Summary: How long-dead sun-bleached bones revived, and become an exceeding great army.
THE RESURRECTION OF THE DRY BONES
When confronted with insurmountable difficulties we often ask: “Can these bones live?” Yet the question originates with God, and is addressed to man.
The LORD thereby challenges us within our seemingly impossible situation - whatever it may be - to lay hold upon faith, and see things as God does. The answer then becomes: “O Lord GOD, you know” (Ezekiel 37:3).
The context of this familiar word of prophecy sets us in the midst of the exile, and as such the resurrection of the dry bones stands as a metaphor for the return from exile (Ezekiel 37:11-12). On another level, the Apostle Paul also uses resurrection imagery in relation to Israel (Romans 11:15).
The question is: can a vast miscellaneous collection of sun-bleached, long-dead bones live? The LORD addressed the prophet as “son of Adam” (Ezekiel 37:3) - which perhaps gave a clue to the answer. We are dealing with the God who created us: who first formed Adam from the dust of the ground, and breathed into him the spirit of life (Genesis 2:7).
The answer to our prayers sometimes comes in the form of a test of obedience. “Prophesy to these bones” - what, these dead bones? Yes, preacher - and speak only the words that God has spoken: say to them, “O dry bones, hear the word of the LORD” (Ezekiel 37:4)!
Suddenly the impossible becomes possible, but we discover it only by stages. The word of faith is, “you shall live” (Ezekiel 37:5; Ezekiel 37:6). Speak into the silence, and it will amaze you what God can do!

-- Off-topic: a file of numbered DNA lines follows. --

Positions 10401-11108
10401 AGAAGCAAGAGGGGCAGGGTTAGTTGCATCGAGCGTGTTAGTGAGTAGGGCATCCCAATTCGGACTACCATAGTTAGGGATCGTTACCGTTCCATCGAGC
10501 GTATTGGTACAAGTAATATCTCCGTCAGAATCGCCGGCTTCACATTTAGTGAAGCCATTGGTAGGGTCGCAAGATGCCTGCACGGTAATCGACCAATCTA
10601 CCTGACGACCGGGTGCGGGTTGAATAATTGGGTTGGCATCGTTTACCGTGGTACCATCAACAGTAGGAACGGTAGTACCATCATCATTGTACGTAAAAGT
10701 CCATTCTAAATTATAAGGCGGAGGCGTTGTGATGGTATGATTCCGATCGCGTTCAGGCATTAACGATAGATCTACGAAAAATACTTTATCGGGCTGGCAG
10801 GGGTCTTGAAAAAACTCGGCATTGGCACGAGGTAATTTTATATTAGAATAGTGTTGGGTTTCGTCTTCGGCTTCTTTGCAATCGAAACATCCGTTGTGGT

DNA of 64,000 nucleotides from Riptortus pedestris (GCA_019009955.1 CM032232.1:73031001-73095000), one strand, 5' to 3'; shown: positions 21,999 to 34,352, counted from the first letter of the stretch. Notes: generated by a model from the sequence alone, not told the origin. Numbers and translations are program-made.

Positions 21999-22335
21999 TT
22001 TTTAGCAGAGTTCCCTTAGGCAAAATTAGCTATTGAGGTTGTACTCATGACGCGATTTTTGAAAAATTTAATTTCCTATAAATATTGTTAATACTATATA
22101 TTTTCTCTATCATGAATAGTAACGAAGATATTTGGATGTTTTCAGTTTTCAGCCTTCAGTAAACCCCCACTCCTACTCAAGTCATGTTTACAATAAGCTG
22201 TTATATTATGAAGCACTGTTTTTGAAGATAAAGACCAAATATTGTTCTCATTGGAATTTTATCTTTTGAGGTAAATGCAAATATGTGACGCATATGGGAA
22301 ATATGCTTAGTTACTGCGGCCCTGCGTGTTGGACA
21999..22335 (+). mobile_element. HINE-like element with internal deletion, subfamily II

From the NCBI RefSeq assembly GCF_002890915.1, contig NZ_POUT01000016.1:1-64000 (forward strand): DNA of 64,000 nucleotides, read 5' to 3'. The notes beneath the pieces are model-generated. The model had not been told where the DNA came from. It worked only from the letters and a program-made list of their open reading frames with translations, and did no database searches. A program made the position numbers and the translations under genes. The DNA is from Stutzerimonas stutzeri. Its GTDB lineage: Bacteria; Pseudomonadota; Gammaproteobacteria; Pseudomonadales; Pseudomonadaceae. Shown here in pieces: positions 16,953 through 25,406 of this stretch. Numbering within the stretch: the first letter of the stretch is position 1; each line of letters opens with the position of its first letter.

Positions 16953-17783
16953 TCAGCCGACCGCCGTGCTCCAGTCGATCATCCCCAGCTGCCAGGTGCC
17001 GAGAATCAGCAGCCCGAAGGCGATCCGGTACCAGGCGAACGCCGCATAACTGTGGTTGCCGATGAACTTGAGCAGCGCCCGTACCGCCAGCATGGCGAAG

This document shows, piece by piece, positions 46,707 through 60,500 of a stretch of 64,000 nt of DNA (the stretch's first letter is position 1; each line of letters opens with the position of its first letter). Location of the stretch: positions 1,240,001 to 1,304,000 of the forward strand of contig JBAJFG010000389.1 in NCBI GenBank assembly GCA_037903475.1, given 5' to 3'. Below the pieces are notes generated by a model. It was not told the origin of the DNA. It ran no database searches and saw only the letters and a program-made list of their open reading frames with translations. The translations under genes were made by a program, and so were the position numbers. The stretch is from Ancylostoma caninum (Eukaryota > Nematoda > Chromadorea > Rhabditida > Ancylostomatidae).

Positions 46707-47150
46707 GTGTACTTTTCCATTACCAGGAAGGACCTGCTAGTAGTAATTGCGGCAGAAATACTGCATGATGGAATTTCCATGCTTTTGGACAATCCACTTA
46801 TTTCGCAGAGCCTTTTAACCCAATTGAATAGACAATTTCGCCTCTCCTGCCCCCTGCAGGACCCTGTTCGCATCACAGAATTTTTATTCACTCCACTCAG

A noise, a shaking, and the bones become skeletons (Ezekiel 37:7). Then the sinews and the flesh came upon them - the priestly prophet was seeing flaying in reverse - but there was still no breath (Ezekiel 37:8). Like the importunate widow (Luke 18:1-8) we must persevere in prayer - don’t give up at the first time of asking.
Ordinarily I expect prayer to be addressed to the Father, in the name of the Son (John 14:13), and by the mediation of the Holy Spirit (Romans 8:26-27). Yet - since there is just one word for wind, breath and spirit - Ezekiel is here being instructed to address the Holy Spirit (Ezekiel 37:9).
The reference to the “four winds” (Ezekiel 37:9) adds a sense of universalism. The exiles are to be gathered from the ends of the earth. The converts to Christianity are similarly to be gathered from all nations (Matthew 24:14; Matthew 28:19).
Not only did the prophet persevere in prayer, but he also continued in obedience (Ezekiel 37:7; Ezekiel 37:10). Don’t expect the Lord’s converts to enter into life fully formed: like any newborn child, they must first go through various stages of growth, and will need continuing nurture and prayer through all the ups and downs of their individual journey. Then, and only then, is the transformation complete (Ezekiel 37:10).
A people who had lost hope (Ezekiel 37:11), had a glorious homecoming (Ezekiel 37:12). At another level, those who had no hope in the first place, are brought near by the blood of Christ (Ephesians 2:12-13). The LORD puts His Spirit within us, enabling us to live (Ezekiel 37:4), and walk and obey (Ezekiel 36:27).
The LORD is the One who knows that these bones can live (Ezekiel 37:3). It is for us to “know” that the LORD who has spoken it is also the One who has performed it (Ezekiel 37:6; Ezekiel 37:13; Ezekiel 37:14). He who has begun a good work within you will also see it through to the end (Philippians 1:6).